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Historic Preservation Housing North St. Louis Northside Regeneration Old North

The "Mini Mansion" on Palm Street Needs Urgent Assistance

by Michael R. Allen

The house at 1501 Palm Street in April 2005.

The house at 1501 Palm Street in November 2008.

Sixteen years means a lot in the life of a vacant building. To the house at 1501 Palm Street, owned now by by Blaimont Associates LC, the past three years have been rough. The beautiful mansard-roofed “mini mansion” dates to 1883, and is a great example of the small scale use of the Second Empire style. The house is singular for the Old North St. Louis neighborhood, and it has marked the corner of 14th and Palm streets for 125 years. In the vast scheme of its life, the past 16 years are a small part of the history. If they prove fatal, however, those years will be the most definitive.

The house sat vacant for a long time before Blairmont purchased it, and the previous owner is to blame for some of its current woes. In 2005 that owner, George Roberts, began demolition halted by the city’s Cultural Resources Office, which had not yet reviewed the demolition permit. That work left a large hole on the west wall. Three years later, the hole is agape, and the roof structure above in terrible disrepair. Thank goodness for partition walls — without them, the roof would have collapsed by now.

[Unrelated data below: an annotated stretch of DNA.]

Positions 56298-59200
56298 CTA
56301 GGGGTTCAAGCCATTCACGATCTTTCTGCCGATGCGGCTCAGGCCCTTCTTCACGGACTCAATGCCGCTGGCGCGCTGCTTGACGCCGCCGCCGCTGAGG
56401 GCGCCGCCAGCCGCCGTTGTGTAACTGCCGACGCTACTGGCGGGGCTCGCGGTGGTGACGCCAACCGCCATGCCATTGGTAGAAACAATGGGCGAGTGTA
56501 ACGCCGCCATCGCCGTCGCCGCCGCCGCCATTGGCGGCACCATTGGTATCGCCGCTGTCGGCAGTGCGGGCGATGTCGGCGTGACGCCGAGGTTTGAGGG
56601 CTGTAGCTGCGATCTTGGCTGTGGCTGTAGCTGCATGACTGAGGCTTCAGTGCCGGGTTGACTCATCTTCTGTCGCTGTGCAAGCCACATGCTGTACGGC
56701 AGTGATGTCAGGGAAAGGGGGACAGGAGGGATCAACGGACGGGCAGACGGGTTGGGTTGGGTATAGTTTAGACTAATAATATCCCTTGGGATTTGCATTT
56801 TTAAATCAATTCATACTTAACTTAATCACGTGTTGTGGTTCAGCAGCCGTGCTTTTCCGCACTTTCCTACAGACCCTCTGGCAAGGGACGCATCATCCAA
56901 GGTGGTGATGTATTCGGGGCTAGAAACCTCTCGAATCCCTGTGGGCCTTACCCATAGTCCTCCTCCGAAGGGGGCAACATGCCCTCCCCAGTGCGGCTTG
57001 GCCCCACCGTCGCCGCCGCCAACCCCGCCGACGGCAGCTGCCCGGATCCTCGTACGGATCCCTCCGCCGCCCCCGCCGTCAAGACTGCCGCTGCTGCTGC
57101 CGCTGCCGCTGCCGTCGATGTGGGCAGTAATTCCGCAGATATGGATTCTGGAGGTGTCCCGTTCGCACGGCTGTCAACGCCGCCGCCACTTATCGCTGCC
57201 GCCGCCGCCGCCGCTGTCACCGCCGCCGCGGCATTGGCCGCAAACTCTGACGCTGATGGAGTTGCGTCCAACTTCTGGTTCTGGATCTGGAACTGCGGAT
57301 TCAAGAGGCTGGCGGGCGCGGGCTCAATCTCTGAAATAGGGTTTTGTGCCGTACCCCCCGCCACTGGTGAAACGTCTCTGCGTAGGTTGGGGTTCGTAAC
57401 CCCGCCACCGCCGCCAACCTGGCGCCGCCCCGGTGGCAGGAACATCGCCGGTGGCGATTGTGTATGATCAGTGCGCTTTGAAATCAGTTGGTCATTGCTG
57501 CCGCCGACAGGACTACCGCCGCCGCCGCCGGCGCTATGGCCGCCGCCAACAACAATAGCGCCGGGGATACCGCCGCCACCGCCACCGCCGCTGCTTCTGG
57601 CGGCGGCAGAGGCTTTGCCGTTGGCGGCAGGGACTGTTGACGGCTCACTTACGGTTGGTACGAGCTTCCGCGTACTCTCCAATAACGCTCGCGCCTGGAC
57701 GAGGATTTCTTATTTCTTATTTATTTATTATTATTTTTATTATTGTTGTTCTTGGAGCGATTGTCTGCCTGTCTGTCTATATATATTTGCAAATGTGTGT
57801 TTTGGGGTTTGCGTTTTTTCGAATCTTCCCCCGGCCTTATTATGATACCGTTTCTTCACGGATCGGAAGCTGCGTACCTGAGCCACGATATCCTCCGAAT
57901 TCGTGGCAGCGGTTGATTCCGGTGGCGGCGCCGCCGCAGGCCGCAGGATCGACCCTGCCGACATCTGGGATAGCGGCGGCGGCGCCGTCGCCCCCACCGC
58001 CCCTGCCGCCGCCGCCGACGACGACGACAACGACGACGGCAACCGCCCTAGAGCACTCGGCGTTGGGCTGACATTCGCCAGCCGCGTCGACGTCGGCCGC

The roof sheathing is missing on over half of the house, and the joists collapsed in many places. The amount of water that entered the house in 2008 is frightening to contemplate.

One of the finest details of the house was the repeat of its slate-clad mansard roof on the rear elevation, replete with tin-framed dormers. That roof collapsed in 2007, and is now almost completely gone.

As the photographs show, the masonry walls remain sound, and that condition has prevented a catastrophic collapse. However, the south chimney has lost its top courses in the past three years.

Recently, Blairmont maintenance contractor Urban Solutions cleared the yard of debris and erected a temporary fence around the house. What’s next? The house is in imminent danger of a roof collapse and requires serious structural work. As far as I can tell, under the Distressed Areas Land Assemblage Tax Credit, repairs to prevent this house from collapsing are eligible for 100% reimbursement just like the fencing, trash hauling and lawn work. If a developer were applying for that credit, the cost of such work would only be carried until the issuance of the credits. The issuance, of course, requires a redevelopment ordinance and political support. In preservation-minded Old North, there is a clear way to gain respect and built support: save buildings like the house at 1501 Palm Street.

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